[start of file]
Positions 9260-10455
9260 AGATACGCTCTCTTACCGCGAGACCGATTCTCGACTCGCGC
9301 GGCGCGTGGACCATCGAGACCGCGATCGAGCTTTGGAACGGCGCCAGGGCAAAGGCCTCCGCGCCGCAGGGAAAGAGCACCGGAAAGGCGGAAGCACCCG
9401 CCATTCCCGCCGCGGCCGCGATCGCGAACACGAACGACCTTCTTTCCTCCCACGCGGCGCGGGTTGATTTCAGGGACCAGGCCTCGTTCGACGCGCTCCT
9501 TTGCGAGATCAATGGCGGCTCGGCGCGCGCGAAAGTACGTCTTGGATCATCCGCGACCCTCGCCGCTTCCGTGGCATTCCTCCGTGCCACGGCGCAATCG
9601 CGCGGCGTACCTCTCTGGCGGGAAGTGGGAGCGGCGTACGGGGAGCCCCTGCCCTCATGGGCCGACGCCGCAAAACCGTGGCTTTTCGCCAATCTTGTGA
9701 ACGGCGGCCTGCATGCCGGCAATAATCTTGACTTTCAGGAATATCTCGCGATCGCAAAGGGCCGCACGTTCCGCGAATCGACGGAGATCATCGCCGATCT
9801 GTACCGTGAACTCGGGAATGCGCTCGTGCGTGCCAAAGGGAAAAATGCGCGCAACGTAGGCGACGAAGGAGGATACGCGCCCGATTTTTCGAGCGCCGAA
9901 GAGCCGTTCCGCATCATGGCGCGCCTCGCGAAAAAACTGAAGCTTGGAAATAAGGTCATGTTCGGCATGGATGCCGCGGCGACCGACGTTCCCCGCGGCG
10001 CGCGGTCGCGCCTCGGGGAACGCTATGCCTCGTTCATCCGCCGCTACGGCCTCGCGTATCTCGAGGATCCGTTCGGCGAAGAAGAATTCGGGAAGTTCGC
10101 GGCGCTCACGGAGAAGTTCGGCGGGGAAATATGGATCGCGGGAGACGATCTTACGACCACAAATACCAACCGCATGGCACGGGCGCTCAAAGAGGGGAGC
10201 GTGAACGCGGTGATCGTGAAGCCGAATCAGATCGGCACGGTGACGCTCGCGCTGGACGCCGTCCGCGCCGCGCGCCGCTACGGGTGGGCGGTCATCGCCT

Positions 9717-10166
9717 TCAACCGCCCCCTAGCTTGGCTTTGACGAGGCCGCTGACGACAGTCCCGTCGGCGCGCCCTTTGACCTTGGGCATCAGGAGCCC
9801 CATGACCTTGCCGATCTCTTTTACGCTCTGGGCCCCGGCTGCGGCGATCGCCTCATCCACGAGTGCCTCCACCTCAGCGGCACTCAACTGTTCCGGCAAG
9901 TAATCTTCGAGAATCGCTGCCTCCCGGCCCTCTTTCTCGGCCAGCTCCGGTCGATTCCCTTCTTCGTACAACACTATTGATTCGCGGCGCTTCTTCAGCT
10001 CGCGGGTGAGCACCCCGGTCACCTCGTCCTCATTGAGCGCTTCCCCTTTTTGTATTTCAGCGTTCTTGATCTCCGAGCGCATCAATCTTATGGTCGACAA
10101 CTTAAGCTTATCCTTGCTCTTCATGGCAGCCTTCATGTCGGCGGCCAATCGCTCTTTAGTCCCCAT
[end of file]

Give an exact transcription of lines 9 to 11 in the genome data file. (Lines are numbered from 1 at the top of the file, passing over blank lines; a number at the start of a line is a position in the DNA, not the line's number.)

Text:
9901 GAGCCGTTCCGCATCATGGCGCGCCTCGCGAAAAAACTGAAGCTTGGAAATAAGGTCATGTTCGGCATGGATGCCGCGGCGACCGACGTTCCCCGCGGCG
10001 CGCGGTCGCGCCTCGGGGAACGCTATGCCTCGTTCATCCGCCGCTACGGCCTCGCGTATCTCGAGGATCCGTTCGGCGAAGAAGAATTCGGGAAGTTCGC
10101 GGCGCTCACGGAGAAGTTCGGCGGGGAAATATGGATCGCGGGAGACGATCTTACGACCACAAATACCAACCGCATGGCACGGGCGCTCAAAGAGGGGAGC